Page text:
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Ludwig Karl Wilhelm Freiherr von Gablenz-Eskeles (19 July 1814 – 28 January 1874) was an Austrian general of Saxon origin.

Early life

Born in Jena in 1814 to a Saxon noble family, he entered the Saxon Army at the age of 17. In 1833 he transferred to the Austrian service. Gablenz fought in the First Italian War of Independence. Promoted to Major in the General-Staff-Corps he was transferred to Hungary to combat the Hungarian Revolution and was posted to the staff of FM Alfred I, Prince of Windisch-Grätz and then as the chief of staff to GdK Schlik's army corps. For his services in Hungary Gablenz was promoted to colonel in December 1849.

General officer

Gablenz was made Generalmajor in May 1854 and was given command of a brigade in the occupation corps of the Danube principalities. From April to October 1856 he was commanding general in. In 1857 he was given an infantry brigade in FML Zobel's VII Corps. Ennobled as an Austrian baron in March 1858, Gablenz served in the Second Italian War of Independence, where he fought at Magenta and Solferino. Transferred to the V Corps, Galenz was promoted to Feldmarschall-Leutnant in 1862.

In December 1863 Gablenz was appointed to command of the VI Corps, with which he served in the Second Schleswig War, where he particularly distinguished himself at Oeversee and Düppel. For his success in Schleswig-Holstein Gablenz was awarded the Commanders Cross of the Order of the Military Order of Maria Theresa. Appointed a Privy Councilor in November 1864 he became the commanding general of the V Corps and was named governor of Duchy of Holstein, which he remained until the outbreak of the Austro-Prussian War. At the start of this war, which mostly took place in Eastern Bohemia (Czech Republic), Gablenz was considered to be one of the foremost Austrian generals. During this war Gablenz commanded the X Corps in FZM Benedek’s Northern Army. Although victorious against Bonin's I Corps at Trautenau (Trutnov, 27 June 1866) in the only Austrian victory against the Prussians, Glabenz's position became untenable due to the Austrian loss at Náchod and the Prussian Guard Corps' advance towards Eipel (Upice), and he was ordered to retreat towards Prausnitz to block the Prussian Guards. The next day at Burkersdorf, Gablenz managed to extricate his corps though with heavy casualties. After reuniting with the main army Gablenz and X Corps fought at Königgrätz (Hradec Králové).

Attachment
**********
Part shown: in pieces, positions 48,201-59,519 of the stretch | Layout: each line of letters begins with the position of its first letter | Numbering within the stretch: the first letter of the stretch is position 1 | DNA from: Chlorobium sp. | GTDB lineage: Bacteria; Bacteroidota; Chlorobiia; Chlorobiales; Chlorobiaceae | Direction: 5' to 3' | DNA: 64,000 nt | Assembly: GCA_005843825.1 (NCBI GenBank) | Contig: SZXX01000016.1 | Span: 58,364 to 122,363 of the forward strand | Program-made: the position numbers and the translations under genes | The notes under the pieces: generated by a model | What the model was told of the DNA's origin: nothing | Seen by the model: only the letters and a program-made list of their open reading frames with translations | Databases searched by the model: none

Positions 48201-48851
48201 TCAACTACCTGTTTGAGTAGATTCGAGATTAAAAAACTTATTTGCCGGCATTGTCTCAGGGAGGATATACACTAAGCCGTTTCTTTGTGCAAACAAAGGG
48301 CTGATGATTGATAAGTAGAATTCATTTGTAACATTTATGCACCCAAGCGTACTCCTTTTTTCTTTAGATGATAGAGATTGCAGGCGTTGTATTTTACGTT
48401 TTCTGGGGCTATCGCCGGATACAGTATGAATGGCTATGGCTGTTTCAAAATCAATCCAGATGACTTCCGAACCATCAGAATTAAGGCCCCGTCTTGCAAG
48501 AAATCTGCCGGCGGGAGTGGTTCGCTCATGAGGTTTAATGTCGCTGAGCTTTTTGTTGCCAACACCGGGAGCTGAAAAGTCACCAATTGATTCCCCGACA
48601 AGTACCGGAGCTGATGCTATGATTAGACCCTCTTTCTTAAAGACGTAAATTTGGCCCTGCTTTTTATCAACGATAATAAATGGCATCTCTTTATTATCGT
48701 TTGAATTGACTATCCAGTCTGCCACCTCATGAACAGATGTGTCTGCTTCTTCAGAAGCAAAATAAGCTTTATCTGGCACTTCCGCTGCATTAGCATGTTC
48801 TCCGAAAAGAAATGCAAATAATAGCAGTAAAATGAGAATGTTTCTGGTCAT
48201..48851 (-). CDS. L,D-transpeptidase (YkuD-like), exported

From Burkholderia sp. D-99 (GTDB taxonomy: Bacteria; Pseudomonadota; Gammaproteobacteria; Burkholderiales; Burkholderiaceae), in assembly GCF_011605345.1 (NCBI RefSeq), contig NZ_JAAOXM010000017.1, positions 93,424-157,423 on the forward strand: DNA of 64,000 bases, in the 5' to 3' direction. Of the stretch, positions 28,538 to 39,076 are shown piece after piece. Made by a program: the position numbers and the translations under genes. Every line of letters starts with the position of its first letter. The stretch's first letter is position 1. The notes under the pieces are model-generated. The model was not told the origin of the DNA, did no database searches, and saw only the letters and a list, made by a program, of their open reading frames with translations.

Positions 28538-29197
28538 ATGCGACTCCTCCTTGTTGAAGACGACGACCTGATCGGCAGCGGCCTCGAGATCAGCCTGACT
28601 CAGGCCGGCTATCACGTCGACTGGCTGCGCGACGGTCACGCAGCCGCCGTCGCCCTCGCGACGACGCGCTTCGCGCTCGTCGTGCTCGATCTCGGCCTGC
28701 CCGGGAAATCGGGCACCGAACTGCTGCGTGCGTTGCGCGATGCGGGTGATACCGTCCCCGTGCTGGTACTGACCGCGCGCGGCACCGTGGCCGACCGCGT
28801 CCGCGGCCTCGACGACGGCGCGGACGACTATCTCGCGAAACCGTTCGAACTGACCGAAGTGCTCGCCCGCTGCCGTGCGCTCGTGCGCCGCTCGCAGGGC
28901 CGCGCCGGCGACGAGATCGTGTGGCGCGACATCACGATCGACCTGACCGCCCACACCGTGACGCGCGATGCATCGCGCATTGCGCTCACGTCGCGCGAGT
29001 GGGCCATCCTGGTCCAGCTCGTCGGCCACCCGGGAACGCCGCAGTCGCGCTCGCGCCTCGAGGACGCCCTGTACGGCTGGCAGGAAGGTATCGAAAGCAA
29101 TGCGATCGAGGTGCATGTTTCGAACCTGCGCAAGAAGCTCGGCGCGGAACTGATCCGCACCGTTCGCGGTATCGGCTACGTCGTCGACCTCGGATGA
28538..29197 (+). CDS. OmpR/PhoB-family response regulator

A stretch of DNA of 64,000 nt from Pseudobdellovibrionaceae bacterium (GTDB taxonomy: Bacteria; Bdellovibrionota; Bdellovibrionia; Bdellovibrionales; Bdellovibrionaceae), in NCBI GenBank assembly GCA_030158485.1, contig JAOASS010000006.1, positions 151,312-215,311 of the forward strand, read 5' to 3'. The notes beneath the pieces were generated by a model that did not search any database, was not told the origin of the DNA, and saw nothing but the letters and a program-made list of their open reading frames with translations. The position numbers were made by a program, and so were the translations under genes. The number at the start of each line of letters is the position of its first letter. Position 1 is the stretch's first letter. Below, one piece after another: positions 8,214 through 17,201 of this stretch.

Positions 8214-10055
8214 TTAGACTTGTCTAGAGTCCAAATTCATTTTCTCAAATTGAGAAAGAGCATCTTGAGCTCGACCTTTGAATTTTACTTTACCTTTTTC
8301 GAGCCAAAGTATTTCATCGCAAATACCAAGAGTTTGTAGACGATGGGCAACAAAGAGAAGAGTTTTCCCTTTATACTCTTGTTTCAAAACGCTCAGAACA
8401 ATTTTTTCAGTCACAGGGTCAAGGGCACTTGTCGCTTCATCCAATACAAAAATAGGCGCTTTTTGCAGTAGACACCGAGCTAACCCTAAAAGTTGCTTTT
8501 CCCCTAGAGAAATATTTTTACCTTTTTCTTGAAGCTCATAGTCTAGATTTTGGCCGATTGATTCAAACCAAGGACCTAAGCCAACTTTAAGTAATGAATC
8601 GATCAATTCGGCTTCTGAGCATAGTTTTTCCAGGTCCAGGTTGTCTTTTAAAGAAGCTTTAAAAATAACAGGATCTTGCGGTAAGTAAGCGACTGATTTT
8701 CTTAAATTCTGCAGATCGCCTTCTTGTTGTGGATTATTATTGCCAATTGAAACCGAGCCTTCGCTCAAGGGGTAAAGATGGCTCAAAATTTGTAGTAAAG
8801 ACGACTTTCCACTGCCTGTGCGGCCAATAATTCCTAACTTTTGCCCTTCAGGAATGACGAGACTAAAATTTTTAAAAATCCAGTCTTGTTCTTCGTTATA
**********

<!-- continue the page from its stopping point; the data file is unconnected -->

After the war he became commanding general in Croatia and Slavonia (June 1867). In April 1868 he was promoted to General der Kavallerie and made the commanding general in Hungary in July 1869.

Following the stock market crash of 1873 Gablenz was plagued by debt and fearing the loss of Emperor Franz Joseph's confidence he committed suicide in Zürich on 28 January 1874. He was first buried at the Zurich municipal cemetery, but in 1905 his remains were transferred into the newly completed crypt of the warrior monument built in 1868 to commemorate the Battle of Trautenau. Gablenz's former tombstone of the Zurich municipal cemetery was also taken to Trautenau and it is situated opposite the monument.


  • Bassett, Richard, For God and Kaiser: The Imperial Austrian Army, 1619-1918, Yale University Press, 2015.
  • Wawro, Geoffrey, The Austro-Prussian War: Austria’s War with Prussia and Italy in 1866, Cambridge University Press, Cambridge, UK, 1997
  • Ludwig von Galenz

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